As you’ve come to realize, SXSW 2019 was a year of firsts for me. First time seeing Run River North. First time being able to Say Sue Me up close. With today’s write-up comes two firsts: first time seeing Drinking Boys and Girls Choir and first time being part of a mosh pit. Trust me, the two things are NOT mutually exclusive.
A little back story. I had the opportunity to see DBGC in Korea during Zandari Festa last year. However, just as with SXSW, Zandari is a crazy whirlwind of music and press that often means I have to sacrifice seeing one artist I really want to see for another obligation. This was the case for DBGC. In fact, we’d had an interview the same day as their performance. I remember very vividly waxing wistfully about wanting them to come to SXSW, convinced the Austin crowd would adore them.
Seems speaking things into existence isn’t just a platitude we tell ourselves to try to get the universe to act in our favor.
Not only did DBGC end up in Austin to perform (as part of a showcase for their label, Damnably), they did so multiple times. But the performance I’m focusing on today is their crazy set at Valhalla. The venue is known for its love of all things punk. Drinking Boys and Girls Choir is the epitome of everything Valhalla stands for. Loud. Fast. Wild.
As I’d seen from clips of their shows in Korea and Indonesia, every performance is different, but there’s one distinct feature: absolute chaos. That’s the way we like it around these parts!
It doesn’t get much more chaotic than a punk show in the middle of SXSW. So ingrained is the skate punk culture in their DNA, even their sound check is utterly wild. When they actually really get going, everything freezes in time. Everyone and everything centers around that tiny stage and the few feet of floor in front of it. It all begins with Bondu’s heavy guitar. Then we get the ear-splitting grit of bassist and lead vocalist Meena’s high-pitched voice, an interesting counterpoint to the hefty weight of her bass. In the back we have MJ, keeping and shifting time with her drummer’s backbeat. Together, Drinking Boys and Girls Choir create a sound that’s all chaotic energy and, in a word, fun.
And, of course, there’s the audience aspect. I forgot to point out that every clip I’d seen from them included some serious moshing. It’s no surprise, then, that they bring that kind of craziness Stateside. Meena and Bondu fling themselves around on stage, knocking into each other like they want to start their own thrashing competition on stage (all while keeping tight hold to their instruments, of course).
Bondu eventually ends up in the audience himself. It’s this act of wildness on his part that actually serves as the catalyst for the utter madness of the night’s series of mosh pits. Yes, Bondu is the one who started a trend that would continue for the rest of the showcase.
In fact, Choi Su-mi of band Say Sue Me, with a full glass of beer clenched in her tiny fist, is the main participant. She throws herself into pretty much between her and her friends on the stage. I can guarantee she wasn’t at the front when the band first started to play. Within seconds she’s strong-armed herself to the center of the crowd. Her and Bondu’s antics are contagious, and the mosh bug hits pretty much everybody in attendance.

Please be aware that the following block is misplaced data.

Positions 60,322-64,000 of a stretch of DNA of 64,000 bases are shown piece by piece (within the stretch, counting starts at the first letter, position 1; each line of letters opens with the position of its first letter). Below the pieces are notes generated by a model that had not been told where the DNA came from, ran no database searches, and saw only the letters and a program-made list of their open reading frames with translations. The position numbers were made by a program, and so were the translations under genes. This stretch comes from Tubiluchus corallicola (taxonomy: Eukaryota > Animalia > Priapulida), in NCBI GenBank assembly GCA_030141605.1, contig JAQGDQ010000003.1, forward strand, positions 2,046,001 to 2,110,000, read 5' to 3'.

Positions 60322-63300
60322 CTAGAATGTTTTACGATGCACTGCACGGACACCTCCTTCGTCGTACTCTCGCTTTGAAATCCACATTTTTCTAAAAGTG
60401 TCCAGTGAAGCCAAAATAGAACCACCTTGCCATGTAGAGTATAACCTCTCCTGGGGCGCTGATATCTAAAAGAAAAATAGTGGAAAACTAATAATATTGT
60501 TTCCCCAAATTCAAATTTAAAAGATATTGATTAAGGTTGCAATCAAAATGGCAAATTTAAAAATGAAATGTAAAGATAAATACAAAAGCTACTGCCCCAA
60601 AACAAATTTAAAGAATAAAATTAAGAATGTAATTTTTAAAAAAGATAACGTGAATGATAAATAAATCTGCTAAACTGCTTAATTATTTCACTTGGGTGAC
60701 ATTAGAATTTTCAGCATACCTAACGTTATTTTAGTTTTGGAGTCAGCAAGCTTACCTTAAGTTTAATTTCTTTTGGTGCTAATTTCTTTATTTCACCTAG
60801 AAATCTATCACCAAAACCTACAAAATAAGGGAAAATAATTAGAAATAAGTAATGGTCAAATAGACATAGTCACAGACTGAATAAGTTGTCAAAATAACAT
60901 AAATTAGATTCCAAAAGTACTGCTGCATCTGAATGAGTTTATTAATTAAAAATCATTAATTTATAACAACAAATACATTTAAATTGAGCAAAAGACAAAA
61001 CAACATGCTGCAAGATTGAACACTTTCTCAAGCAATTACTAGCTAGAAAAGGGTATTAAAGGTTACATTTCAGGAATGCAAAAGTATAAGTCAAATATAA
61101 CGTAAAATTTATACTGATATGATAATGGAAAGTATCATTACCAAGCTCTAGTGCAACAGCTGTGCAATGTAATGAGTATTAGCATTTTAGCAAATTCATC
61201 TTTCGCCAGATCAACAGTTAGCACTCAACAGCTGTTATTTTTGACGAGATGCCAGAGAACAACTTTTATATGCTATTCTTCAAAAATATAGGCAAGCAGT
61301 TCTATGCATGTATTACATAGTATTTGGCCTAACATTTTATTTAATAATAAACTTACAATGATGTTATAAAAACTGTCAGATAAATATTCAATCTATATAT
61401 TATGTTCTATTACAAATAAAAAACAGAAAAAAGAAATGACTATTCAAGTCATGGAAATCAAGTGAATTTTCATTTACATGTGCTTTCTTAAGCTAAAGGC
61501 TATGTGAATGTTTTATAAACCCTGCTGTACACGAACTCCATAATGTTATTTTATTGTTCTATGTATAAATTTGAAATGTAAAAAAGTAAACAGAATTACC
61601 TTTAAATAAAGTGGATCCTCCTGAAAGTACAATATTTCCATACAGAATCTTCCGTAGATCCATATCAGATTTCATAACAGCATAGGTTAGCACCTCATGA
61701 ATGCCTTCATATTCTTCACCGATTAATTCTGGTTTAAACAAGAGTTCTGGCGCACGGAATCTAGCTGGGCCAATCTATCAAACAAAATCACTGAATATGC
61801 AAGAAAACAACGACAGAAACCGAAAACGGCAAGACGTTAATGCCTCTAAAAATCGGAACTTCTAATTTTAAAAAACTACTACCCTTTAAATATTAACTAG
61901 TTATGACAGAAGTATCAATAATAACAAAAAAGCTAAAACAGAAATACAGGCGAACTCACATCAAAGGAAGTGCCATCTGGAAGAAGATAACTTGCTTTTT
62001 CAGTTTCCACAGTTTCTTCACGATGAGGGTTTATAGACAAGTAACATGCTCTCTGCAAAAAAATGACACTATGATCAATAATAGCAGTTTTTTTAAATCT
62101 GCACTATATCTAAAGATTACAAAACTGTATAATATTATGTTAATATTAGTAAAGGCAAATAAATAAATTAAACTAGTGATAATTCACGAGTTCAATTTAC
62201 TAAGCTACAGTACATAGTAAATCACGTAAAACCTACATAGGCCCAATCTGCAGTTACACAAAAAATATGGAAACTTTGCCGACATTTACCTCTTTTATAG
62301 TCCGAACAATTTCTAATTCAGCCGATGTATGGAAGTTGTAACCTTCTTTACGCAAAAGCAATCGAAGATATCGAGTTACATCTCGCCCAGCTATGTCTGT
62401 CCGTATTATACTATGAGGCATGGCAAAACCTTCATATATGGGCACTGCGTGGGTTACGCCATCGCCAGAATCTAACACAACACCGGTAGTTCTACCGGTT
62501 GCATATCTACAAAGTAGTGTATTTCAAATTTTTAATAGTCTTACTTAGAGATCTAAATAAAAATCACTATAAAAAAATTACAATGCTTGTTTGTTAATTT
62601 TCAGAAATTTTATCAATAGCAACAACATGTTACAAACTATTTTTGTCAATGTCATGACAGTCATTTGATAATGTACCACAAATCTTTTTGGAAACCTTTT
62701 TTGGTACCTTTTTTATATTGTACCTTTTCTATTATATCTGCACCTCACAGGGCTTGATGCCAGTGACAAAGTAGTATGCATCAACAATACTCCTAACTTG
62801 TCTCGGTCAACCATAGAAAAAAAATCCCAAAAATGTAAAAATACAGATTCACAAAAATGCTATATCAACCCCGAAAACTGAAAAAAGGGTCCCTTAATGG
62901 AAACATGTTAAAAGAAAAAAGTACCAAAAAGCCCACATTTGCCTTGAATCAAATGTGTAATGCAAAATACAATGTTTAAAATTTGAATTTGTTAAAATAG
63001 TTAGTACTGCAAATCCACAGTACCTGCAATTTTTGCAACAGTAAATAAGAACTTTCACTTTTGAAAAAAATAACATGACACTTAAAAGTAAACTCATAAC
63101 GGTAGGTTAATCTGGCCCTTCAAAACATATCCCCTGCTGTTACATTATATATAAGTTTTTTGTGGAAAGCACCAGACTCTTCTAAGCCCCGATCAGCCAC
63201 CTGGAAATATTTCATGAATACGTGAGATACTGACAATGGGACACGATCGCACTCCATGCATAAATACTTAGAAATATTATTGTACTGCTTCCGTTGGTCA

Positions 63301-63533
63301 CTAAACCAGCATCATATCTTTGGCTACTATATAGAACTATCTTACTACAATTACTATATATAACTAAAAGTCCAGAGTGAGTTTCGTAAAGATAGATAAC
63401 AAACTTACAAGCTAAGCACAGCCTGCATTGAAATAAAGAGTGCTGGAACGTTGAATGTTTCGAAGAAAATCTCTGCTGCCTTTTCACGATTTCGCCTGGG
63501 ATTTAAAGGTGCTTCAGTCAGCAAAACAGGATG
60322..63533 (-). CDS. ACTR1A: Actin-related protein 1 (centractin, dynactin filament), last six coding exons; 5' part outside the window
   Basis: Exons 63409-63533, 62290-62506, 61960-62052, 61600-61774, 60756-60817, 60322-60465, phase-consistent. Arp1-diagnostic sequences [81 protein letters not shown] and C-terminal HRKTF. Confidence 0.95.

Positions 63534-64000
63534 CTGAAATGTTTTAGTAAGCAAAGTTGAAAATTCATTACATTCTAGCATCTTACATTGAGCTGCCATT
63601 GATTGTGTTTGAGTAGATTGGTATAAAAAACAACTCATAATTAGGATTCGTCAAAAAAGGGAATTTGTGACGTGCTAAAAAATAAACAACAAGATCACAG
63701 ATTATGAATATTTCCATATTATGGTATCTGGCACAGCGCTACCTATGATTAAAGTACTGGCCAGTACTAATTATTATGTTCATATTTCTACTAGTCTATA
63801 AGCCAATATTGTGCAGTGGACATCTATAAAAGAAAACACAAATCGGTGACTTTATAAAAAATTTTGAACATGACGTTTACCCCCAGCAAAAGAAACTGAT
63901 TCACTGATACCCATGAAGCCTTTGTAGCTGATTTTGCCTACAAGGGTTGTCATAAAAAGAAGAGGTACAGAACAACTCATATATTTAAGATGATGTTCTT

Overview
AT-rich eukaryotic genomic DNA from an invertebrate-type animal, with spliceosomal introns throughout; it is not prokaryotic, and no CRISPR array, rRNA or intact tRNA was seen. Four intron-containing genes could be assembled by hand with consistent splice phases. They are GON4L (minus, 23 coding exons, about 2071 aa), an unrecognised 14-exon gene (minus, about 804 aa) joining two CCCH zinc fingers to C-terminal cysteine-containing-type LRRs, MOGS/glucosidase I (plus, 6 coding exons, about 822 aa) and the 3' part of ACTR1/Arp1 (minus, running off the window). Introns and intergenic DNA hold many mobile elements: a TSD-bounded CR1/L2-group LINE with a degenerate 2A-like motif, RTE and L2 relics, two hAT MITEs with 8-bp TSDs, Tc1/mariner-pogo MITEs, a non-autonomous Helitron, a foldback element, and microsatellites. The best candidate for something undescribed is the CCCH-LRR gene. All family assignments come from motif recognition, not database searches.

Though the focus should always be the music, let’s be real here. DBGC is very clearly about getting the crowd to go as crazy as possible. They provided the perfect segue to the final act of the night, a quartet of Japanese females who take punk to levels unseen since its heyday in the 1970s with the likes of the Sex Pistols and the Ramones.
With the energy already buzzing throughout Valhalla, Drinking Boys and Girls Choir pretty much was the match to the gasoline festering in the crowd. They are undoubtedly a force of nature. A band dedicated to the punk motto of live loud, live hard, live free. In that moment I can’t remember ever being so excited during a show. In fact, I can’t remember anything. I’m so swept up in the magnificent wildness of it all, I’m pretty sure I wouldn’t know my own name if you’d asked me right after their set.
Those who know me will tell you… I’m a small person. Just… I’m prime for being picked up and thrown over somebody’s shoulder. So sandwiched between the small dip in front of Meena’s microphone, a speaker, and a surging crowd of people going completely apeshit, let me tell you. It was… an experience.
That’s what Drinking Boys and Girls Choir is: an experience. One that will leave a lasting impression on even the most passive music fan. It was a pleasure and a blessing being able to see the band in one of their last performances as a trio, as Bondu left the band after the Brighton stop of their UK tour.
Honestly, one of the most amazing artists I’ve ever seen live. With these last few words, I just want to wish Bondu all the best for his future. I also want to wish Meena and MJ all the best on this new part of their journey. To all three of them I wish nothing but success. Remember, boys and girls, keep drinking!